If you listen to the Podcast Serial – a broadcast that addresses the conviction (or wrongful conviction) of Adnan Syed in Baltimore, you probably already know that the court has granted a hearing on his claim of ineffectiveness of counsel. Syed claims his trial attorney failed to communicate a willingness to discuss a plea to the prosecution and failed to investigate an alibi witness.
Art meets reality once again. Last week we discussed the film, The Newburgh Sting, about the terrorist prosecution arising out of Newburgh involving a claim of entrapment. What is the role of journalism and art in addressing a claim of injustice?
In Serial, Syed claims he was innocent, as he has claimed all along. Sara Koenig, the journalist who produces and hosts the show, reaches no conclusions. Now the court is going to hear evidence on his claim that he was willing to plead guilty. What could be more complicated?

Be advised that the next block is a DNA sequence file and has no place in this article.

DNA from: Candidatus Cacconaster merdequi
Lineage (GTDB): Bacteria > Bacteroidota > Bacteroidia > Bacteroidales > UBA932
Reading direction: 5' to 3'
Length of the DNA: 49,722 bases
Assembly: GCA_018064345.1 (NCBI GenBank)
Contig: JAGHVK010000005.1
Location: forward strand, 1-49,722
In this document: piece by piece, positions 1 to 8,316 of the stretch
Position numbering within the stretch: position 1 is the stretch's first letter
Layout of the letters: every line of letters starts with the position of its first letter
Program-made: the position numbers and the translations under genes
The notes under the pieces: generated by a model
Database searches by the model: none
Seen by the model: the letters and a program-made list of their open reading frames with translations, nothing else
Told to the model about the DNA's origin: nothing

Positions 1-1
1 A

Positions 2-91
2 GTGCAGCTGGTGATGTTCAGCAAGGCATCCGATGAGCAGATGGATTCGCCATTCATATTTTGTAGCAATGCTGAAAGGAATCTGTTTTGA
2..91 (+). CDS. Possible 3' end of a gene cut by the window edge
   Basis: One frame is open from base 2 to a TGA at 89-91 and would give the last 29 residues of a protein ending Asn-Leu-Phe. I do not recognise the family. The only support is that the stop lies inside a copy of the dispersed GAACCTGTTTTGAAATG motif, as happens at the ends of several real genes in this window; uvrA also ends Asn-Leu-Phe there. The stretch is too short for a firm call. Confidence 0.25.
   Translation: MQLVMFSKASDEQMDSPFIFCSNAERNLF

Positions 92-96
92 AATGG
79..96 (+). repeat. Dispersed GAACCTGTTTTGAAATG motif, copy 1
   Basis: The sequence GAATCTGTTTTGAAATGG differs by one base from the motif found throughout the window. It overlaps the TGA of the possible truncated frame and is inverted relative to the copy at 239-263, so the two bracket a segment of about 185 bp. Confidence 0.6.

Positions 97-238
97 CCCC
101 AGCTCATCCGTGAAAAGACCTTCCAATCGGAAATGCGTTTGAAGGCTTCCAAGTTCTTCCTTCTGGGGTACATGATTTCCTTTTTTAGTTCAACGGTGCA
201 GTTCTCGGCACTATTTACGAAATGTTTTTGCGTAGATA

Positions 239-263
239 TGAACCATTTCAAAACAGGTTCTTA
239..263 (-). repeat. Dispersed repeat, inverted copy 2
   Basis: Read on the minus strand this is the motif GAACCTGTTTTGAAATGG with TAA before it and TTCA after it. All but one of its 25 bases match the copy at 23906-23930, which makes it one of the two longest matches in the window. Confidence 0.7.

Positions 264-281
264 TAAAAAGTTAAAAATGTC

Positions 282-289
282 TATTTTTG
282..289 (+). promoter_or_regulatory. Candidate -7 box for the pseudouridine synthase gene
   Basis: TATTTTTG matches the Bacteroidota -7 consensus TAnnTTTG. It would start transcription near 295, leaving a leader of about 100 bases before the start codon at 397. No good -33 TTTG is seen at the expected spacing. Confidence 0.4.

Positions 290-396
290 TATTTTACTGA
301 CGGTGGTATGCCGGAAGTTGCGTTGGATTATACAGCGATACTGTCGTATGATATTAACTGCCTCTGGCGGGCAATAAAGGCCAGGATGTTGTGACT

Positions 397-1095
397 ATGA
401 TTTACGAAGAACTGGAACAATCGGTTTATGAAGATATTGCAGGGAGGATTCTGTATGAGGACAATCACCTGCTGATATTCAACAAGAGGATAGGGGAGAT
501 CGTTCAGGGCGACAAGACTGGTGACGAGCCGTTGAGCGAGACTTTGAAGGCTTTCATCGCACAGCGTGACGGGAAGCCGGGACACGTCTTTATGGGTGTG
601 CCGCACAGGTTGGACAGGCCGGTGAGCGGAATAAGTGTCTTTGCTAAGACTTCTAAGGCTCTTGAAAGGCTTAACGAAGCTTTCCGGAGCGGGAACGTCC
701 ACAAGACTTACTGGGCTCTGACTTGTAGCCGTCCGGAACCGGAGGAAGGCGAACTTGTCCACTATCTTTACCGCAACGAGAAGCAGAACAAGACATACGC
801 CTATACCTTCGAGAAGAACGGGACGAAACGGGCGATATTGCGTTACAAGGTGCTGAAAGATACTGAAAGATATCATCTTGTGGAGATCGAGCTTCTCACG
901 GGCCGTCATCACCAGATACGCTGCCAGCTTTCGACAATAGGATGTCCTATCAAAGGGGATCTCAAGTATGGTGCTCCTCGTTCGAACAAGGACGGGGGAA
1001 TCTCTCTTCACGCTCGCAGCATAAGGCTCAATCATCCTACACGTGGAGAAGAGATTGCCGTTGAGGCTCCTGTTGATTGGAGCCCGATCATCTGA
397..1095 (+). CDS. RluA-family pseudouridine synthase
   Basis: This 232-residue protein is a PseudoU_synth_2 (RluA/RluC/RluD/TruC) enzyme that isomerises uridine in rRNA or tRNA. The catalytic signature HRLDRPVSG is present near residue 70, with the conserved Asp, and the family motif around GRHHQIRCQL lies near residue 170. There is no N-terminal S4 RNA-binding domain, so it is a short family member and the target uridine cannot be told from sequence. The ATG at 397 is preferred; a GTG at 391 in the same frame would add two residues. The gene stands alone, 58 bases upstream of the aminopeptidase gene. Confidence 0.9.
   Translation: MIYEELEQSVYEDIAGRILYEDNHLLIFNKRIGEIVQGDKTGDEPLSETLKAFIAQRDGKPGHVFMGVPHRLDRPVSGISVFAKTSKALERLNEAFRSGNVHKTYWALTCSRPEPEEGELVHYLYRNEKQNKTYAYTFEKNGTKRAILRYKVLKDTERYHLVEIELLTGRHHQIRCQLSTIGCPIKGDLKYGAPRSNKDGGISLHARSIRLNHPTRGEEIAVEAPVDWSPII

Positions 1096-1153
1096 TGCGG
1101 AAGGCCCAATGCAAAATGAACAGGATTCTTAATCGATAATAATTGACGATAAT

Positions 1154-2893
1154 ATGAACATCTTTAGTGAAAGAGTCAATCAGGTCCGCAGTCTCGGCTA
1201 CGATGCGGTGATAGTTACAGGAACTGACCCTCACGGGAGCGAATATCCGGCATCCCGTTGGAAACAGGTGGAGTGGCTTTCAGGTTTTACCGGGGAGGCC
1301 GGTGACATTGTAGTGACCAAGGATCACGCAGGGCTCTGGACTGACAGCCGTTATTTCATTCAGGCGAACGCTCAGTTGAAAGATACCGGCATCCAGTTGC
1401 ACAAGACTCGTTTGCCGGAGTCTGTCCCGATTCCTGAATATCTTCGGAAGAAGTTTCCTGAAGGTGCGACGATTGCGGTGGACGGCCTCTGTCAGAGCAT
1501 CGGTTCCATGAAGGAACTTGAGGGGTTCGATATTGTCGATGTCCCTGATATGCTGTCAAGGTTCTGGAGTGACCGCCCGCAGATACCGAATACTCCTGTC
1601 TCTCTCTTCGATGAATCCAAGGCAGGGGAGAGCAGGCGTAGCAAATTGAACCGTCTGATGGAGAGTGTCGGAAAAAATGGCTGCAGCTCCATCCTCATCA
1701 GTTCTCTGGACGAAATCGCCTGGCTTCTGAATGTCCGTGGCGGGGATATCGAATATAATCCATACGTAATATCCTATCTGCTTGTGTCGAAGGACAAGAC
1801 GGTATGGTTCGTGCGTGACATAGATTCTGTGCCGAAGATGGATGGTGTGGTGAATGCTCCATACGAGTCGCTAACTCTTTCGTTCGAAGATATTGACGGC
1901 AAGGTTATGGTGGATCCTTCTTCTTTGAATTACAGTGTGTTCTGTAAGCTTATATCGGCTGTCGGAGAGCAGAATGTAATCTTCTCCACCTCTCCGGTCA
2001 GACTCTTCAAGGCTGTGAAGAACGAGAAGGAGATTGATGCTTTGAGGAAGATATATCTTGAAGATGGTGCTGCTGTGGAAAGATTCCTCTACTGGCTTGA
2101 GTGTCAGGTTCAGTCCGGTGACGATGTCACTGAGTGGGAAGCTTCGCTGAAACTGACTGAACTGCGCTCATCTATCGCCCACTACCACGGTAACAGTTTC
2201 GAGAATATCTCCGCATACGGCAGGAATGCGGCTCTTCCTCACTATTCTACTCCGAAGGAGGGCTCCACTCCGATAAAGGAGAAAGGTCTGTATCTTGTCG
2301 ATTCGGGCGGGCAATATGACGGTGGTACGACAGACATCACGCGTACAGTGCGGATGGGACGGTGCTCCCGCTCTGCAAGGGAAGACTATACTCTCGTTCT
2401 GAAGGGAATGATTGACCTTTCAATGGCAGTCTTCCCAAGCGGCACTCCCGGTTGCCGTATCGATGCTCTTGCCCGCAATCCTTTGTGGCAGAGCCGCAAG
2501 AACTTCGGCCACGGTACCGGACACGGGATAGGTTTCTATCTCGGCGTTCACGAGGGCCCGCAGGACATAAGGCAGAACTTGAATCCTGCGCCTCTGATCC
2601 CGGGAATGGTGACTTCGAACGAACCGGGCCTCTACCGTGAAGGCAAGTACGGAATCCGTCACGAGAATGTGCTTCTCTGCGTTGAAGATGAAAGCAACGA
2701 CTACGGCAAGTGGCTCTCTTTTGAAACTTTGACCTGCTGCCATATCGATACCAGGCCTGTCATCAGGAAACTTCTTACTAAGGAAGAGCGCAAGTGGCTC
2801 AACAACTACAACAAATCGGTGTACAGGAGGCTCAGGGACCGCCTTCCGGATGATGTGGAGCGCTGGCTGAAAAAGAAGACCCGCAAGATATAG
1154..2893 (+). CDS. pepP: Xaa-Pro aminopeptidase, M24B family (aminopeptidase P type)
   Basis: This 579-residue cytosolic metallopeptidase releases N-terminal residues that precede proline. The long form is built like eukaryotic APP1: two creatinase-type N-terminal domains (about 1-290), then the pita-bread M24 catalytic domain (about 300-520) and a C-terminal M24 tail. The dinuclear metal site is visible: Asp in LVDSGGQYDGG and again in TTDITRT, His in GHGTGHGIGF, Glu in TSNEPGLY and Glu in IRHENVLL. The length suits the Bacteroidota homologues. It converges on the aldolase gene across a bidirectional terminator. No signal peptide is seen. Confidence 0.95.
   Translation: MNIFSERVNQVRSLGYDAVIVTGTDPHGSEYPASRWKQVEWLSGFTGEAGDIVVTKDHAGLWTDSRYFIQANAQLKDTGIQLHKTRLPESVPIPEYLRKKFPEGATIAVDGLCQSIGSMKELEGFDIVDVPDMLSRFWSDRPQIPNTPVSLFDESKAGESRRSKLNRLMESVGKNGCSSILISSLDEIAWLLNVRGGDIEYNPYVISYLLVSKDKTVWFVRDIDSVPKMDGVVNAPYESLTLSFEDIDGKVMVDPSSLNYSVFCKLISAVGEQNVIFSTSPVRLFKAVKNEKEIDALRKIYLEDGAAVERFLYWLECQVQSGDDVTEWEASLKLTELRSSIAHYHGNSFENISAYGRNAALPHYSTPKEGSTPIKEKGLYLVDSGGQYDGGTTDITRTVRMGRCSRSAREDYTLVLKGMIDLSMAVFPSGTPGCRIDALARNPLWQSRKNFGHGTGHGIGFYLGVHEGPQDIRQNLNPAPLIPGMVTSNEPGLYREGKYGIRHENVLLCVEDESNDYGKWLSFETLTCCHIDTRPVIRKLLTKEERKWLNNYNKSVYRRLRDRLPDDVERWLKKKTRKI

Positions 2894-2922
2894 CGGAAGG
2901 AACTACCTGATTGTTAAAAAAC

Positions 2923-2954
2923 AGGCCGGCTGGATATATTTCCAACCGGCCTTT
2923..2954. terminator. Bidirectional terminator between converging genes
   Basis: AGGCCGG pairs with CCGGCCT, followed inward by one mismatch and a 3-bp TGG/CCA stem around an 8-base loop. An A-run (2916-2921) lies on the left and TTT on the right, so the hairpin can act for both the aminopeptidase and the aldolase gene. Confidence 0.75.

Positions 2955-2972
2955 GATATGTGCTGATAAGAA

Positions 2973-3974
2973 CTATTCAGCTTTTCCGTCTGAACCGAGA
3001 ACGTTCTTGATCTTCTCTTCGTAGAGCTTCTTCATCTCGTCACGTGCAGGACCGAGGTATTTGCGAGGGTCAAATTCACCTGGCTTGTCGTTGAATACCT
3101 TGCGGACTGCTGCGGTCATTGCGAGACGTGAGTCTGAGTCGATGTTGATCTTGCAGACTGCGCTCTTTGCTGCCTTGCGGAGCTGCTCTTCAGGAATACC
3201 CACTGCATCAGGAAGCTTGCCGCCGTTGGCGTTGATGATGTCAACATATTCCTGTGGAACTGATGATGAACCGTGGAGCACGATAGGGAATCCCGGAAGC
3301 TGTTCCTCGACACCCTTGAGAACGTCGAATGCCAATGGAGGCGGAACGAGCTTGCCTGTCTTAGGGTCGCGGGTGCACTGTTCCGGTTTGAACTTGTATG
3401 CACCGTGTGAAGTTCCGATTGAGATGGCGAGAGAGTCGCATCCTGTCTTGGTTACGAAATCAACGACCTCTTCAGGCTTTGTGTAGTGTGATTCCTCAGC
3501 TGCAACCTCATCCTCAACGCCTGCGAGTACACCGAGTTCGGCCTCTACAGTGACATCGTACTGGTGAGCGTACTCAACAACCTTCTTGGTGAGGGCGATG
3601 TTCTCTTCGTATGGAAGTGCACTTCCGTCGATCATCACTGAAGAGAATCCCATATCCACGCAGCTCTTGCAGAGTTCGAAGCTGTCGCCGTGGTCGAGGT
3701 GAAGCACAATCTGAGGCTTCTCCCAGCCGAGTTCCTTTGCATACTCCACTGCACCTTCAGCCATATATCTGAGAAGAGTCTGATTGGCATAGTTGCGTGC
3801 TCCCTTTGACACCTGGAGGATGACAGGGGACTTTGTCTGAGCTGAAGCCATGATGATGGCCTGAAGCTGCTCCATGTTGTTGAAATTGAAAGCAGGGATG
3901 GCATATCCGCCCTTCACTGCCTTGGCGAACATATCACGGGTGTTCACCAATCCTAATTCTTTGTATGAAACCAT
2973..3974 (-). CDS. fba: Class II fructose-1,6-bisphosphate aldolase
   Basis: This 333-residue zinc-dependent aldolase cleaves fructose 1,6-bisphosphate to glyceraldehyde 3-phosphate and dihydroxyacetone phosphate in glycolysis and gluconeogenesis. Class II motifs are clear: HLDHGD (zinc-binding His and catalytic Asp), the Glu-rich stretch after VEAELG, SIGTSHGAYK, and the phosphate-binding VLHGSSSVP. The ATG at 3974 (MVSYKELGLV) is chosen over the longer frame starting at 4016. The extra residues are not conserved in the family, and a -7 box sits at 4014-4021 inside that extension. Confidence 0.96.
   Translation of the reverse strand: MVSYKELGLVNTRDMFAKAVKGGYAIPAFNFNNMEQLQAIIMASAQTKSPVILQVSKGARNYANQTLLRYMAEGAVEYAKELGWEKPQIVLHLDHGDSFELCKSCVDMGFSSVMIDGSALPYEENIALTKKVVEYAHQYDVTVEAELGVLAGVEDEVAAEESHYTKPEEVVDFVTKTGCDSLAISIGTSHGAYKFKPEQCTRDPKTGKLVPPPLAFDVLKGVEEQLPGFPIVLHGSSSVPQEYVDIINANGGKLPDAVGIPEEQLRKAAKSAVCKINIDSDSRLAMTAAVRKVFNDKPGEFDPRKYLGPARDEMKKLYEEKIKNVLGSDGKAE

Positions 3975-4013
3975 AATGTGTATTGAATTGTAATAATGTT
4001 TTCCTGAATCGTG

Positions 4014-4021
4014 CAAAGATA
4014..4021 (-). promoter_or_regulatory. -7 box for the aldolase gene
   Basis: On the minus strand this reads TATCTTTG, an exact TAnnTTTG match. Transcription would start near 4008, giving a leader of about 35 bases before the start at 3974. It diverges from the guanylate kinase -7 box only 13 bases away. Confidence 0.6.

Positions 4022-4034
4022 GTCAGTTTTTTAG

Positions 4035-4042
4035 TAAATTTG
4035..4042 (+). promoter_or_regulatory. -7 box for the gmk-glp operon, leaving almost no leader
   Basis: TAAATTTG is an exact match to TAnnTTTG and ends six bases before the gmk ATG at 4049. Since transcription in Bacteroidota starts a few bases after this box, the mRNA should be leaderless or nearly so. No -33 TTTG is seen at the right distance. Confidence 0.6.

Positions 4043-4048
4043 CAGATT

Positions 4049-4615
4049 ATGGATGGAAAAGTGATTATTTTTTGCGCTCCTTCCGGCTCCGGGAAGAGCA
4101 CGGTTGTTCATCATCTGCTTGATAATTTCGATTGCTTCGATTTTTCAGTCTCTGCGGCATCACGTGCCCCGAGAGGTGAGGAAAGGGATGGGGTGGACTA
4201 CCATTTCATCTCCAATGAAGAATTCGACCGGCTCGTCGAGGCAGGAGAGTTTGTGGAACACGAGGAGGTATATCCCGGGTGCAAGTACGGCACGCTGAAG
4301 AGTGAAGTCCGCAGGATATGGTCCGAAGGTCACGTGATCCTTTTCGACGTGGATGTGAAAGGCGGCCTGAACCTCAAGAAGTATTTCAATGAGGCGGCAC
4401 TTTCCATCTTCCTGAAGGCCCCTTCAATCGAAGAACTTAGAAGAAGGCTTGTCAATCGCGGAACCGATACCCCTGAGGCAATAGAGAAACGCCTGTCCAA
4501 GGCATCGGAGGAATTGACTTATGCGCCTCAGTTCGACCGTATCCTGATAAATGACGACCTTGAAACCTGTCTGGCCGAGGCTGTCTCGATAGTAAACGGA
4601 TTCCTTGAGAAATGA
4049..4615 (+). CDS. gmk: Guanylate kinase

Some thoughts about the intersection of life and art in this case:
First, one has to think that the tremendous publicity this case has garnered had a role in the court’s willingness to look at it. Post-conviction claims of ineffectiveness are almost routinely rejected.
Second, to what extent will Syed have to explain his very public innocence claim in relation to his claim he was interested in pleading guilty before trial? The evidence that he always claimed to be innocence is now recognized worldwide. How, if at all, should or will that play out in the litigation?
Third, for those litigators who listened to the defense attorney’s cross-examination on the show, we all must have had second thoughts about the condition of the attorney. She became ill and was disbarred and then died after the trial. While hindsight is 20-20, and knowing what happened after, her performance in court, at least, doesn’t seem like she is functioning well.